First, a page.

I talked to Madelaine, a student at my pilates class today. I learned that she spends the summers in Italy. Her husband teaches art to MICA students in Montegiovi, a small town in the Maremma, not far from Grossetto, and therefore not too far from Montemassi, where my sister Karen had a home for fifteen years. Madeleine was familiar with Castiglione della Pescaia, with the sculpture garden of Niki San Phalle, with the Etruscan villages throughout the valley. It was surprising to encounter someone who is has intimate knowledge of a part of the world that I have visited many many times in my life! It also happens to be one of my absolute favourite parts of the world.
Madeleine is very enthusiastic about my plans to move to Ecuador. I expressed my envy at her yearly two month sojourn in Tuscany. For Madeleine summers in Italy are ordinary, and a year in Ecuador is exotic and a great adventure. I would move to Italy in an instant if it were possible. I suggested to Eric that he take a sabbatical in Italy, but it appeared the opportunities were limited. For Eric, there was really no other choice but Ecuador. The electric fish that he investigates happen to come from the Amazon, he feels comfortable in Quito and in the jungle and after visiting at least once yearly, he knows so many people there, perhaps more than he knows in Baltimore!
I would be excited about a year in Italy, but am equally thrilled with a year in South America. I am not sure I would describe it as exotic. It is certainly new and different and adventuresome and life changing. Our lives will never be the same after this year away. We will have an entirely new perspective on our lives and the world. We will learn another language, adjust to a new culture, experience all sorts of obstacles and perspectives. I wonder if we can come home again. Of course, we will be coming home, Eric has no choice with regard to Johns Hopkins and the rules of the sabbatical. But I do have this fantasy or suspicion that we may fall in love with our lives in Quito and not want to return.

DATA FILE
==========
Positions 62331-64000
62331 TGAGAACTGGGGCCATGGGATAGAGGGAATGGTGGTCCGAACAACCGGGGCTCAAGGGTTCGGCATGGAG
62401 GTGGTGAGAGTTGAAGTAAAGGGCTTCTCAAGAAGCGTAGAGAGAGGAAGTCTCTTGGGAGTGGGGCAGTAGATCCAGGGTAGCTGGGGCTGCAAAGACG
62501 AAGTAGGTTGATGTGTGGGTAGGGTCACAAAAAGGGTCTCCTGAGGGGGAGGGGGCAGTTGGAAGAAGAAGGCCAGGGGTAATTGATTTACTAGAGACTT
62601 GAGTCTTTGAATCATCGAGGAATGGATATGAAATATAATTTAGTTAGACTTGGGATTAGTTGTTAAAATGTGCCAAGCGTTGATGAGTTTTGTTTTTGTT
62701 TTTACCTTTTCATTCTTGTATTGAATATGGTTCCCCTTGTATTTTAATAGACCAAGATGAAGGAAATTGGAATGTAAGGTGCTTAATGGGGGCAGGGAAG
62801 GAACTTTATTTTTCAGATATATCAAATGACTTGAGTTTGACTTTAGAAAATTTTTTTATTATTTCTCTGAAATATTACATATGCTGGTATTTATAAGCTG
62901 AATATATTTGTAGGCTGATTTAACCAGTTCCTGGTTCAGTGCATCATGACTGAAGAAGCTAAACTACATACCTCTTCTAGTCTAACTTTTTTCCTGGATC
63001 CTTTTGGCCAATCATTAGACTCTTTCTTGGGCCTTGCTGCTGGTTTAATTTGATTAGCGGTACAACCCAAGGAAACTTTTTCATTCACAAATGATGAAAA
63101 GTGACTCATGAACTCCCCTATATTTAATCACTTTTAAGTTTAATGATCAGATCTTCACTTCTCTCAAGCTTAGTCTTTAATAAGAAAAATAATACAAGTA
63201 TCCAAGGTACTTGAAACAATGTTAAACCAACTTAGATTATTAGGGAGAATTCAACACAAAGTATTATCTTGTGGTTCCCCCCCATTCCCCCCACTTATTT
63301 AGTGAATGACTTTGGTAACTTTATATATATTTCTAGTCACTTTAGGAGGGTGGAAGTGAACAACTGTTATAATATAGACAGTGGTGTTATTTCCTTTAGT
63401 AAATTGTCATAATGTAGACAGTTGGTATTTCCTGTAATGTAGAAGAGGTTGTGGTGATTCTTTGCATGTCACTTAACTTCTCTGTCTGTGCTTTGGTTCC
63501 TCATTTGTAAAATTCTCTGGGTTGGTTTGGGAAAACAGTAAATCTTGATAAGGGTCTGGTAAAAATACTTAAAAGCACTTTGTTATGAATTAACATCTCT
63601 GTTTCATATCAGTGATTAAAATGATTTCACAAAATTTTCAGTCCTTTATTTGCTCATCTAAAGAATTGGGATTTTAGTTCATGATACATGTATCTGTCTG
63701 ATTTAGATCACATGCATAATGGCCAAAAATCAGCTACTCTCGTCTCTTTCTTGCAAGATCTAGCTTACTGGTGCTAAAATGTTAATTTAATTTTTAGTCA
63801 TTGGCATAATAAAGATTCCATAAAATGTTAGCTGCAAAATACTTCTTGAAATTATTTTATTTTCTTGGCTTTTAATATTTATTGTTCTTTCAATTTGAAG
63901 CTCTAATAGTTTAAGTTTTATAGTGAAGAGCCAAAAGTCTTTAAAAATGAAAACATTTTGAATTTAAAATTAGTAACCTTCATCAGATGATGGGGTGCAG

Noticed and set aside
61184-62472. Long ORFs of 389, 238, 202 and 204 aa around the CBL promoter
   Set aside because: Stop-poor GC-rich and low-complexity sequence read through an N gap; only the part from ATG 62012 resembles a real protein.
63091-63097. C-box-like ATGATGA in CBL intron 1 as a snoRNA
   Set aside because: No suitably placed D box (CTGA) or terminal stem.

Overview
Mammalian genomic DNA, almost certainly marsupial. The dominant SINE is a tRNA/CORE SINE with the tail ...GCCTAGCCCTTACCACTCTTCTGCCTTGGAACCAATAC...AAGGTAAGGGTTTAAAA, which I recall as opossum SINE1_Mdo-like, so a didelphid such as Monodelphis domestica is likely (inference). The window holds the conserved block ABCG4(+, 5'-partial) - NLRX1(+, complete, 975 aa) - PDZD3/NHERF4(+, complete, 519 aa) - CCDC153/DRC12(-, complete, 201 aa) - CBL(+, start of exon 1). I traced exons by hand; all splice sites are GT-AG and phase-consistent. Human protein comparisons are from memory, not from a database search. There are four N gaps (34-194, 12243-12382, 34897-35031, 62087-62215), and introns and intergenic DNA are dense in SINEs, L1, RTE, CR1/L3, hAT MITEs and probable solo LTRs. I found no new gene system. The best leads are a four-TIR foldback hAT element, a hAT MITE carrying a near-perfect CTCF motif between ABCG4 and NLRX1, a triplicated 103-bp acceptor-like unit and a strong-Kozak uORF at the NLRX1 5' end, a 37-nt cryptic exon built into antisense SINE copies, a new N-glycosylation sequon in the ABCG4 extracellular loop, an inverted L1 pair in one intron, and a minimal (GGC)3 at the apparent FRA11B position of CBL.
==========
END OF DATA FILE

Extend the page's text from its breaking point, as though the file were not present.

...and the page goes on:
I spoke with a woman who had spent a year with her husband and daughter in Otavalo. She was a patient of a colleague of mine. She was incredibly nostalgic about her year in Ecuador and was worried about her daughter, who wanted desperately to return. She had only good things to say about the people and the culture and the experience.
My excitement is mounting. I feel incredibly lucky. Italy, Ecuador, both beckon.